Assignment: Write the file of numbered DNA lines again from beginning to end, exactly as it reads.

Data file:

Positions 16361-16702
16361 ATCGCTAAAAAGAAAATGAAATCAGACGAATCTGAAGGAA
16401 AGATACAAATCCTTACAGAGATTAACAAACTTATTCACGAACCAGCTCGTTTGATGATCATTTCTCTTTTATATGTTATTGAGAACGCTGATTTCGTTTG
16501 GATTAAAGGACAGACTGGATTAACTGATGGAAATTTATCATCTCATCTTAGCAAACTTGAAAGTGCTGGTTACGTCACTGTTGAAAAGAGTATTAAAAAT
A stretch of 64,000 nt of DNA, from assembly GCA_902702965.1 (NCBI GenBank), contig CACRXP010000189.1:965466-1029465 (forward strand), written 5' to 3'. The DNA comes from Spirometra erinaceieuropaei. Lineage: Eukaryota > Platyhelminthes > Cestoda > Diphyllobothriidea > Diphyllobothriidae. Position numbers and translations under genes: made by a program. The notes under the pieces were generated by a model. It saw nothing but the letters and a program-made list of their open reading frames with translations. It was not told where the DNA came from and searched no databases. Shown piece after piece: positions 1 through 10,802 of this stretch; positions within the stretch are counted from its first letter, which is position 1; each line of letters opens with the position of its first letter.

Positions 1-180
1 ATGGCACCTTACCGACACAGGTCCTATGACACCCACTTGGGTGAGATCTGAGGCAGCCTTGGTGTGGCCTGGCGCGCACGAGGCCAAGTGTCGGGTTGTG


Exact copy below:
Positions 16361-16702
16361 ATCGCTAAAAAGAAAATGAAATCAGACGAATCTGAAGGAA
16401 AGATACAAATCCTTACAGAGATTAACAAACTTATTCACGAACCAGCTCGTTTGATGATCATTTCTCTTTTATATGTTATTGAGAACGCTGATTTCGTTTG
16501 GATTAAAGGACAGACTGGATTAACTGATGGAAATTTATCATCTCATCTTAGCAAACTTGAAAGTGCTGGTTACGTCACTGTTGAAAAGAGTATTAAAAAT
A stretch of 64,000 nt of DNA, from assembly GCA_902702965.1 (NCBI GenBank), contig CACRXP010000189.1:965466-1029465 (forward strand), written 5' to 3'. The DNA comes from Spirometra erinaceieuropaei. Lineage: Eukaryota > Platyhelminthes > Cestoda > Diphyllobothriidea > Diphyllobothriidae. Position numbers and translations under genes: made by a program. The notes under the pieces were generated by a model. It saw nothing but the letters and a program-made list of their open reading frames with translations. It was not told where the DNA came from and searched no databases. Shown piece after piece: positions 1 through 10,802 of this stretch; positions within the stretch are counted from its first letter, which is position 1; each line of letters opens with the position of its first letter.

Positions 1-180
1 ATGGCACCTTACCGACACAGGTCCTATGACACCCACTTGGGTGAGATCTGAGGCAGCCTTGGTGTGGCCTGGCGCGCACGAGGCCAAGTGTCGGGTTGTG